Use this URL to cite or link to this record in EThOS: https://ethos.bl.uk/OrderDetails.do?uin=uk.bl.ethos.384306
Title: Neural mechanisms in abomasal motility
Author: Stanley, Hugh Gerard
ISNI:       0000 0001 3477 458X
Awarding Body: University of Edinburgh
Current Institution: University of Edinburgh
Date of Award: 1988
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Abstract:
1. The motor profile of the exteriorized abomasal body and antrum of chloralose-anaesthetized adult sheep, recorded using balloon catheters and e.m.g. electrodes, consisted of tonic muscular activity upon which contractile muscular activity could be superimposed. The different motility patterns of the body and antrum suggest that they are separate functional entities. 2. Transection of the exteriorized abomasum into separate body and antral pouches significantly increased antral contraction amplitude and significantly decreased body tone. This suggests that in the intact preparation the body exerts an intrinsic inhibitory drive to antral contraction amplitude, and that either the antrum exerts an intrinsic excitatory drive to body tone or increased antral contraction amplitude results in an extrinsic inhibitory drive to body tone. 3. Repetitive electrical stimulation of the cut peripheral end of the cervical vagus ( 1-10 Hz, 1-50 V, 1 ms pulse duration for 10 s) caused body relaxation in 5 out of 7 preparations. Higher frequency electrical stimulation (10- 50 Hz) caused body contraction. In 4 preparations electrical stimulation (1-50 Hz, 1-50 V, 1 ms pulse duration for 10 s) of the cut peripheral end of the cervical vagus caused antral contraction. In 3 ostensibly identical preparations similar electrical stimulation reduced antral contraction amplitude. Thus evidence was found for vagal excitatory and inhibitory innervation of the abomasal body and antrum, and for an integrative mechanism at the intramural level. 4. Body pouch inflation increased antral contraction amplitude by a vagally-dependent mechanism, and decreased the discharge rate of 10 out of 33 efferent units isolated from abdominal branches of the vagus within 2 cm of the antrum. If the decrease in unitary discharge is instrumental in increasing antral contraction amplitude it is likely that the units have inhibitory function. 5. The slight body pouch relaxation produced by body pouch inflation was not altered by extrinsic denervation. Inflation of an intra-reticular balloon produced similar effects on the abomasal body motor profile as inflation to the same volume of an intra-abdominal balloon placed beside the reticulum. Thus no evidence was found for a functional reflex corresponding to receptive relaxation found in the monogastric animal. 6. The response of 33 efferent units, dissected from the abdominal continuations of the dorsal and ventral vagi within 2 cm of the antrum, to inflation of the abomasal body pouch, and to systemic injection of 100 ug of adrenaline was investigated. All units responding to body pouch inflation also responded to adrenaline injection. Unitary discharge was analysed for temporal relationships with antral e.m.g. activity and the e.c.g. using a post stimulus time histogram technique. Units showing discharge association with the antral e.m.g. also showed discharge association with the e.c.g. Thus in the sheep neither discharge response to discrete stimulation of specific receptor populations nor the presence of system-related rhythms in efferent discharge is necessarily indicative of efferent destination or function.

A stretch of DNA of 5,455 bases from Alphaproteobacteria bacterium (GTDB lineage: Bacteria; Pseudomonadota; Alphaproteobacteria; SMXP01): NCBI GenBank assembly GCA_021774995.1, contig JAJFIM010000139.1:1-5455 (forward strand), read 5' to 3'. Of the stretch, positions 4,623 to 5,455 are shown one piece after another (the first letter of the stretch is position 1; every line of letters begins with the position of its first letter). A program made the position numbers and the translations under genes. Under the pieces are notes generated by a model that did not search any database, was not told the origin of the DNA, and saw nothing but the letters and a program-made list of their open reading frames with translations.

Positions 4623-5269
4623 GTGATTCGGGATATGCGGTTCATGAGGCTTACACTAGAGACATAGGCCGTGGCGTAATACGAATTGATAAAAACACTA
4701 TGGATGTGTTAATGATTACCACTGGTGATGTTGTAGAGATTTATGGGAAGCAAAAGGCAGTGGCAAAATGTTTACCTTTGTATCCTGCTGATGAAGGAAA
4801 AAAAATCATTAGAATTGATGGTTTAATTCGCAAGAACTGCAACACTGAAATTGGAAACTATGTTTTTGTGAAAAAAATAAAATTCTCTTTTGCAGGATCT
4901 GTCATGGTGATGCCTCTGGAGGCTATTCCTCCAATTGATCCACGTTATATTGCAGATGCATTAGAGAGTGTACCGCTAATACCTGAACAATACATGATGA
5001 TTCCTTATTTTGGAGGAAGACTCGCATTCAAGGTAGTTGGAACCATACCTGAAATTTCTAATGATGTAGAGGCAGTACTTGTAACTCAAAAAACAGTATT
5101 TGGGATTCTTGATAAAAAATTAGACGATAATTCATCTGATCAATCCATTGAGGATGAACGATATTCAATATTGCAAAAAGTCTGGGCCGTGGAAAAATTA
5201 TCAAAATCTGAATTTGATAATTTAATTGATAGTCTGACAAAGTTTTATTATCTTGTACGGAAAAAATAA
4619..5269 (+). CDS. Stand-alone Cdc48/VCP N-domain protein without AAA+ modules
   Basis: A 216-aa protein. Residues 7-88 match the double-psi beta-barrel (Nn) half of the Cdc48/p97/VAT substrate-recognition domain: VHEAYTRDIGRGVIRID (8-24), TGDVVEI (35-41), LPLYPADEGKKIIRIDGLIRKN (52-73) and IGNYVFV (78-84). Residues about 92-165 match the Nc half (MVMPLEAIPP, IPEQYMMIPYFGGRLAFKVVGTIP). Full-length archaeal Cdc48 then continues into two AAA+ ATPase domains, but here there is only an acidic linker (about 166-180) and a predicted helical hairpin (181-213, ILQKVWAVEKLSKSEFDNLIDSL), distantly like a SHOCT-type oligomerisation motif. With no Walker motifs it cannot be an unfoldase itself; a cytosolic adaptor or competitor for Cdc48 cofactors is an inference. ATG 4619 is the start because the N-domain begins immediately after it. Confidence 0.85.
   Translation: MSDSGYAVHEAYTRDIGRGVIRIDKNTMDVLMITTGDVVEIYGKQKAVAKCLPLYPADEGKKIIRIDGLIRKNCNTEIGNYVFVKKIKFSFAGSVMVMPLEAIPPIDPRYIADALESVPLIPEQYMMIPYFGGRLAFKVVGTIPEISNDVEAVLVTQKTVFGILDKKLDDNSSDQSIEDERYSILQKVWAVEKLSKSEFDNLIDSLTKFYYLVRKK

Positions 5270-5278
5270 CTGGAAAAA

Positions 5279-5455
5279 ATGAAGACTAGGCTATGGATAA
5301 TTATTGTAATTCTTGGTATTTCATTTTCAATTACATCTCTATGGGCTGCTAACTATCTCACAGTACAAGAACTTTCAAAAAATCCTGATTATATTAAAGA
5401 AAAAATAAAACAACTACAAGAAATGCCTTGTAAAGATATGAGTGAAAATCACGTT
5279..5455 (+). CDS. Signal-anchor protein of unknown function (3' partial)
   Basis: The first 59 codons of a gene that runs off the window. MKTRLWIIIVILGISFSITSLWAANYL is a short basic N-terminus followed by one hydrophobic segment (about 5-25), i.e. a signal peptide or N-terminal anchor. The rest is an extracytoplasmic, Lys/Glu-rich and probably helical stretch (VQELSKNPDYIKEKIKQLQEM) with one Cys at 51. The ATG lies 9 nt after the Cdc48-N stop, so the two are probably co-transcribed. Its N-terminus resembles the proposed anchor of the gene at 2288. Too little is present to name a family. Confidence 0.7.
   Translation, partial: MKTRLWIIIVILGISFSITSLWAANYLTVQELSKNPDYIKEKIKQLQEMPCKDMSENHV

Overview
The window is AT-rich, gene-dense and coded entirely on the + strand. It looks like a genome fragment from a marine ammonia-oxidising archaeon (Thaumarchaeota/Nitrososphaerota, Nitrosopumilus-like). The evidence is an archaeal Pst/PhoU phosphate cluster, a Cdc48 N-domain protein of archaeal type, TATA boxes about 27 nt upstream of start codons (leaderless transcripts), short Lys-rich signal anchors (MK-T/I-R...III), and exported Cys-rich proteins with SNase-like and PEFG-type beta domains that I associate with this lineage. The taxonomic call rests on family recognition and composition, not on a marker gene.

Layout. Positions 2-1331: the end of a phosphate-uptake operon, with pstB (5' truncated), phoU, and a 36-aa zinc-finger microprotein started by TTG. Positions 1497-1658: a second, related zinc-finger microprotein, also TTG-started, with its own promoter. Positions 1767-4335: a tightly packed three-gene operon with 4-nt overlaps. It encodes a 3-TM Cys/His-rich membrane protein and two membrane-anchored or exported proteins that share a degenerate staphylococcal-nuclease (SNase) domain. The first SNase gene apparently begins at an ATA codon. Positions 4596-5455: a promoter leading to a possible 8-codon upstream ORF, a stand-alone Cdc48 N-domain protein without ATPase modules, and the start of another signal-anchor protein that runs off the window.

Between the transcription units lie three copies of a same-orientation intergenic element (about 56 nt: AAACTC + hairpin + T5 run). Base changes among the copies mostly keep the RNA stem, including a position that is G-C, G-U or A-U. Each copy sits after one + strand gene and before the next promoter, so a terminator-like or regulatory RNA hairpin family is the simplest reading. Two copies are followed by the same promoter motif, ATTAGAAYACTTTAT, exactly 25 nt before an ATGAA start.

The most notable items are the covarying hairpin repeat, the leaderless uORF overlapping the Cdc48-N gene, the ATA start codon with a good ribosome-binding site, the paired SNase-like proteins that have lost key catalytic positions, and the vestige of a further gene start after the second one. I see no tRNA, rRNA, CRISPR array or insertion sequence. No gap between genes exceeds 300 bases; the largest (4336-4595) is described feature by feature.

Supervisor: Not available Sponsor: Not available
Qualification Name: Thesis (Ph.D.) Qualification Level: Doctoral
EThOS ID: uk.bl.ethos.384306  DOI: Not available
Keywords: Sheep stomach motor control
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